In all ovens, and covered barbecues, and grills for that matter, a certain amount of convection is working. From a scientific standpoint, convection is one of the means by which heat is transfered into something, and is a natural process that seeks to bring everything to an equal temperature. That is, all the surfaces closest to the heat source rise in temprature, usually due to radiant energy absorption. These surfaces contact the air and transfer some of the heat energy by simple conduction. The warm air then rises and displaces the heavier "cooler" air which sinks to the oven bottom, to be heated and itself rise upward. And the cycle continues. The top air cools as it gives its nergy to the oven walls, the food, etc, and is replaced by the rising hot air. Thus, the oven get hot.
Now a conventional oven has a fairly small area and little convection occurs. The oven stays at a fairly constant temperature from top to bottom. But there is a difference. There is a reason you don't bake the cookies on the bottom rack.
Conventional ovens transmit their heat to foods through convection - the continuous movelment of hot air against a surface, conduction - the heat is conducted through the metal oven walls, and is transmitted through the metal to the racks, to the pan, and to the food through touch, and by radiation - Heat is radiated from all hot surfaces and is absorbed directly by the food and pan.
To understand a convection oven, think of a warm day, with a cool breeze. The radiation from the sun is absorbed into your body, raising your body temperature. In still air, the only cooling mechanism you have is evaporation. You feel hot, uncomfortable. The still air is only able to absorb so much of your excess heat, and the moisture evaporates slowly. But then, the air moves. Now it's the same temperature as was the still air. But since it's moving, new air replaces that which was warmed by contact with your skin. It also causes faster evaporation of your sweat. The new air is cooler, relative to your skin than is the air that was warmed by your skin. Therefore, there is a more rapid exchange of energy. your body is cooled more efficiently. You feel better.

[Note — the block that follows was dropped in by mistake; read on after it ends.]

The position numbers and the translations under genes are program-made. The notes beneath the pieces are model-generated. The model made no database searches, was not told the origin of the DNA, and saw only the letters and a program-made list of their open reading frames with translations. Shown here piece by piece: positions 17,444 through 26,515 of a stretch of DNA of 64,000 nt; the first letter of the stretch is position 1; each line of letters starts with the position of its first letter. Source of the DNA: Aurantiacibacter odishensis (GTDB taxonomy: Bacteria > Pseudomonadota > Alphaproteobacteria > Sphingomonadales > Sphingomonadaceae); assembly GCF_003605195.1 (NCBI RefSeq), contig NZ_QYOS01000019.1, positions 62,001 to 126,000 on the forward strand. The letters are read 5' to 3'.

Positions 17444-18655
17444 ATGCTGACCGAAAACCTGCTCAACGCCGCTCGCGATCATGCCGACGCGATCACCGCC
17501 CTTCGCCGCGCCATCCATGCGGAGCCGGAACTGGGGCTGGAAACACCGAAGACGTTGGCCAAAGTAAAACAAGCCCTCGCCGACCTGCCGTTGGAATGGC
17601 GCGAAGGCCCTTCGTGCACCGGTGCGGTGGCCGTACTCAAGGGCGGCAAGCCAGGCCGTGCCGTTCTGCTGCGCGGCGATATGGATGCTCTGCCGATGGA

The same thing happens in a convection oven, only in reverse. The air is hotter than is the food. And the moving air is able to both absorb more energy from the heat source, and transfer that energy to the food due to fresh hot air always touching the food surface. Also, the moving air helps elliminate hot spots cause by radient heat, or still, slow-moving air. The result is faster cooking with more even heat surounding the food.
The advantages are obvious. But the disadvantages exist as well. Radient heat energy is somewhat neutralized as the moving air takes away the intence heat created by thermal radiation on the food surface. Foods just don't brown as well. The air must do the lion's share of the work.
As stated above, both ovens have their place. Which one is right for you depends on what you most do with your oven.
And the covered grill, it cooks mostly by radiation, even with the lid closed, as does your oven's broiler. Moving air has little effect with these appliances.
Seeeeeya; Goodweed of the North